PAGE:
Buxton launches new platform, aims at new market

🕐 5 min read



Fort Worth’s consumer intelligence firm Buxton has been helping clients – primarily large businesses and government agencies – since 1994. 

But in mid-September, Buxton announced several new products – a suite of analytics technology designed for businesses in the retail, restaurant, consumer services, healthcare, commercial real estate and public sectors – that puts much of the technology once available to Buxton itself into the hands of the customers.

Tom Buxton
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At the same time, now at the 26-year mark as a company, Buxton also revised its logo. 

“[This] product launch is an important milestone for Buxton and the industries we serve,” said Tom Buxton, founder and CEO. “We’ve distilled the power of our analytics services into a suite of on-demand, technology-based tools. This is just the beginning of the exciting new developments ahead for Buxton and our clients as we make consumer intelligence technology more accessible than ever.”

The new product suite is housed within Buxton’s proprietary analytics platform, SCOUT, and includes the following tools:

  • Mobilytics – A new module that uses GPS data and proprietary processes to identify and report on the types of consumers visiting an area, where they come from, and visit volumes for selected time periods
  • Match – An on-demand tool that allows communities, property owners, developers and brokers to assess a prospective retail, restaurant or consumer service brand’s fit with the local market using newly enhanced, proprietary retail matching methodology
  • Automated Site Score Models – On-demand location scoring models that are available for 24 healthcare service lines and facility types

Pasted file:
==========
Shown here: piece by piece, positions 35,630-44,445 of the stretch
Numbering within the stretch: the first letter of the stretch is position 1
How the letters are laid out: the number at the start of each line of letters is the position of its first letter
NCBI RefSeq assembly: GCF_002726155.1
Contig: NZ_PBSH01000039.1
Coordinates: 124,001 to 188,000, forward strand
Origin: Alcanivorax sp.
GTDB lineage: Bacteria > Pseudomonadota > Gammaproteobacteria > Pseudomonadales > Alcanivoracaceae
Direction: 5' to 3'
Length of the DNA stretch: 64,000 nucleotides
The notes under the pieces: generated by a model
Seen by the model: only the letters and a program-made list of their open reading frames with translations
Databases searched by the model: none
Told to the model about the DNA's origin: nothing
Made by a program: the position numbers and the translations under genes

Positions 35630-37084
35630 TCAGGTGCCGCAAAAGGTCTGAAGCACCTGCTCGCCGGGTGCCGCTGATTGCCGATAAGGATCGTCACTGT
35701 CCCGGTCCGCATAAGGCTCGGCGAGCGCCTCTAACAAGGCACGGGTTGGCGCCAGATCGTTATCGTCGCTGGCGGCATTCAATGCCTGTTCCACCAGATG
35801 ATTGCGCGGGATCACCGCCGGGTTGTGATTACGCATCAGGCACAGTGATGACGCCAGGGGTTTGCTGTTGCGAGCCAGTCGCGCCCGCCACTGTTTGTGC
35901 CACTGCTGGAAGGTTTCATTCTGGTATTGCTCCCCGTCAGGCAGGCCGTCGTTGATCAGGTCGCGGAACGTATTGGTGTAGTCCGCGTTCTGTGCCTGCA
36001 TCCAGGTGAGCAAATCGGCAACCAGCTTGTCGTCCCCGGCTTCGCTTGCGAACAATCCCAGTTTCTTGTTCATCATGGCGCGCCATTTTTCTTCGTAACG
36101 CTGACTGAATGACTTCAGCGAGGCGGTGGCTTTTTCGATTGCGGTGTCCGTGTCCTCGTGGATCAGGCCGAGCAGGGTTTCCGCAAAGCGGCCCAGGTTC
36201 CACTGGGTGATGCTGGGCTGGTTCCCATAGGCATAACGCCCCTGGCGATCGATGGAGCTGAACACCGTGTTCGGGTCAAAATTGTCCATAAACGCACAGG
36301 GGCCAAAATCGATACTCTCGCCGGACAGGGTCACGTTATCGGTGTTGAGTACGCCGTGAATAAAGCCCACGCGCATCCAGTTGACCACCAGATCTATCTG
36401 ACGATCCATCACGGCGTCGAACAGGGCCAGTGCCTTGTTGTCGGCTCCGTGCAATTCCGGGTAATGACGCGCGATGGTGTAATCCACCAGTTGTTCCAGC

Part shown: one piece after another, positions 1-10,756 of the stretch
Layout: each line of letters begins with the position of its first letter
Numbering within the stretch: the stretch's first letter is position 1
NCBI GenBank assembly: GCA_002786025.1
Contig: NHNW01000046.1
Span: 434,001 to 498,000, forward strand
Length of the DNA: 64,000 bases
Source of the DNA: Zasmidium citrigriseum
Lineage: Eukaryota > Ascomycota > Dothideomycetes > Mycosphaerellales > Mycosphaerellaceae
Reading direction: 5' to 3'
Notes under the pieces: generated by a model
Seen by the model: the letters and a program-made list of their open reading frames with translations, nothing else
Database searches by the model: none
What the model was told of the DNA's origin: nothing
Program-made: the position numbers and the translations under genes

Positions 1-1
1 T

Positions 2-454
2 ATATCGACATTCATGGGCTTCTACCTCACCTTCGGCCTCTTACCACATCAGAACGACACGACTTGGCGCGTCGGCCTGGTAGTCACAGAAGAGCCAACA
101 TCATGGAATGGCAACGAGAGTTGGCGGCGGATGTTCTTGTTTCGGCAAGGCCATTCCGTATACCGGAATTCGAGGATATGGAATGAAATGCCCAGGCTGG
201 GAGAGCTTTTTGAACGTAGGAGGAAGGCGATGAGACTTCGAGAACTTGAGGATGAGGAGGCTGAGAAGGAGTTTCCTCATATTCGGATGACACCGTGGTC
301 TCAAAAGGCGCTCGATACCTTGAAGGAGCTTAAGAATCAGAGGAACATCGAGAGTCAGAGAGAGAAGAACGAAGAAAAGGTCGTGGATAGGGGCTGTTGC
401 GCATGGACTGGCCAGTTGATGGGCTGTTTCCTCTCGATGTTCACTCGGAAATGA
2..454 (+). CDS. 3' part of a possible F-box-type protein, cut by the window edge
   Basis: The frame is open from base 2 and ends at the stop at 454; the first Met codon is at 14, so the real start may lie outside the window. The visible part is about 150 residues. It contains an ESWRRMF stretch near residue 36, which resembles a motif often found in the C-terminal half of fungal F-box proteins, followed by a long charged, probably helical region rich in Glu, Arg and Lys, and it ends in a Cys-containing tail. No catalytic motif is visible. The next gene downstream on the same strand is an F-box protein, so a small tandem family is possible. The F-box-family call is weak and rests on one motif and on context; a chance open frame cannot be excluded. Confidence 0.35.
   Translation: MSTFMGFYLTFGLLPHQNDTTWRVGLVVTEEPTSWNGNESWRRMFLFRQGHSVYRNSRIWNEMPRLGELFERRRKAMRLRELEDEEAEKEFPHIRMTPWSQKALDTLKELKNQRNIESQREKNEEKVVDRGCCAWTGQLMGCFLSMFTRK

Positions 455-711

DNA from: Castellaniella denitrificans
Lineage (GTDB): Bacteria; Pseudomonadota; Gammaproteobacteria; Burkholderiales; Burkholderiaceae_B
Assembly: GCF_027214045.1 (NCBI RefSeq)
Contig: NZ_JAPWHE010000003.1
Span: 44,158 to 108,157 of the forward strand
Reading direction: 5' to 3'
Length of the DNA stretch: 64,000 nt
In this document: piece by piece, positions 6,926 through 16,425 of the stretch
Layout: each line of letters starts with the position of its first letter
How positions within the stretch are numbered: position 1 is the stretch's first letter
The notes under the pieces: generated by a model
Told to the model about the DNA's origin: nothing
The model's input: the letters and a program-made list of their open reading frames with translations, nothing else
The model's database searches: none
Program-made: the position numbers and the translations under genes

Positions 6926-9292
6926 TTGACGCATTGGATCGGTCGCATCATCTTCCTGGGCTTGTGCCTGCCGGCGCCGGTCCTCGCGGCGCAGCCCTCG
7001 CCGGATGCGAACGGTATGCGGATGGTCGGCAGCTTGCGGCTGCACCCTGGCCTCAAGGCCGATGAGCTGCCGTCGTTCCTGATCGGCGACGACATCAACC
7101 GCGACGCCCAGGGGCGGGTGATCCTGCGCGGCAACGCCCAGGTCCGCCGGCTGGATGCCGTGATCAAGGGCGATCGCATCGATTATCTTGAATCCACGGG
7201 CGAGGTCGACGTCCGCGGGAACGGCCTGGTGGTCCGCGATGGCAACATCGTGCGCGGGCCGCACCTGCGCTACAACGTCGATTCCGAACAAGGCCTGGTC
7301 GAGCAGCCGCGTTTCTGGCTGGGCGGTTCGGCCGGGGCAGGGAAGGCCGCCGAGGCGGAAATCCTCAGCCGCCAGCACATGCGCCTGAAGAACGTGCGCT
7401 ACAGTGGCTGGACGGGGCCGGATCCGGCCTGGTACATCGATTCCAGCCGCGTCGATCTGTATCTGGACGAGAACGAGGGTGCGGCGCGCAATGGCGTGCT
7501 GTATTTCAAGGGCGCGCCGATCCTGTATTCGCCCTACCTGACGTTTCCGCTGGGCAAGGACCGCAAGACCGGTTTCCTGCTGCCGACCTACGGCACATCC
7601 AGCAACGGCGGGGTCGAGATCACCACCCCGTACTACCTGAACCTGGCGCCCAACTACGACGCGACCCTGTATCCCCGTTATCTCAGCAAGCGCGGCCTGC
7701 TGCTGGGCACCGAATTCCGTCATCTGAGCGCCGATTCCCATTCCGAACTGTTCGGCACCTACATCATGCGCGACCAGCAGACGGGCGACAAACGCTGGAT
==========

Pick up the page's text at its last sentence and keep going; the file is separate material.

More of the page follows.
“Our new technology suite gives our clients the option to select the solution that is right for them, whether that’s our traditional analytics services or new software products,”  said Phillip Crow, senior vice president of product development at Buxton.

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Buxton gave an example of how the new products can change how customers use Buxton’s services.

“So Central Markets, because we use that as an example, would have called us, asked us to run reports. Now we’ve launched the product that allows them to do that. So it opens up, takes us from us being the analyst, to allowing a very simple version, anybody to use this, to see who’s coming into the trade area, what the households are like, tells you who they are – not who they are specifically – but in general, the lifestyle characteristics of those people, where they’re coming from. It combines all of the Buxton data that we have.”

Buxton said the new products open the company up to a new user base that could not afford to use Buxton’s services before.

“It just opens it up to a user base that could never get there before,” Buxton said. “We’ve been working on this obviously for a long time, because there’s a tremendous amount of engineering and quality assurances that take place in this.”

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Pricing for the products is bases on geography and the number of users involved.

“If you want DFW or you want Texas or you want North America that obviously affects the pricing,” said Buxton. “it’s also based on users. So how many users are going to be using the product? So, it’s a software package that is a geography-based software package based on how many users. So, if you want 50 users, it’s a different price than if you want one user.”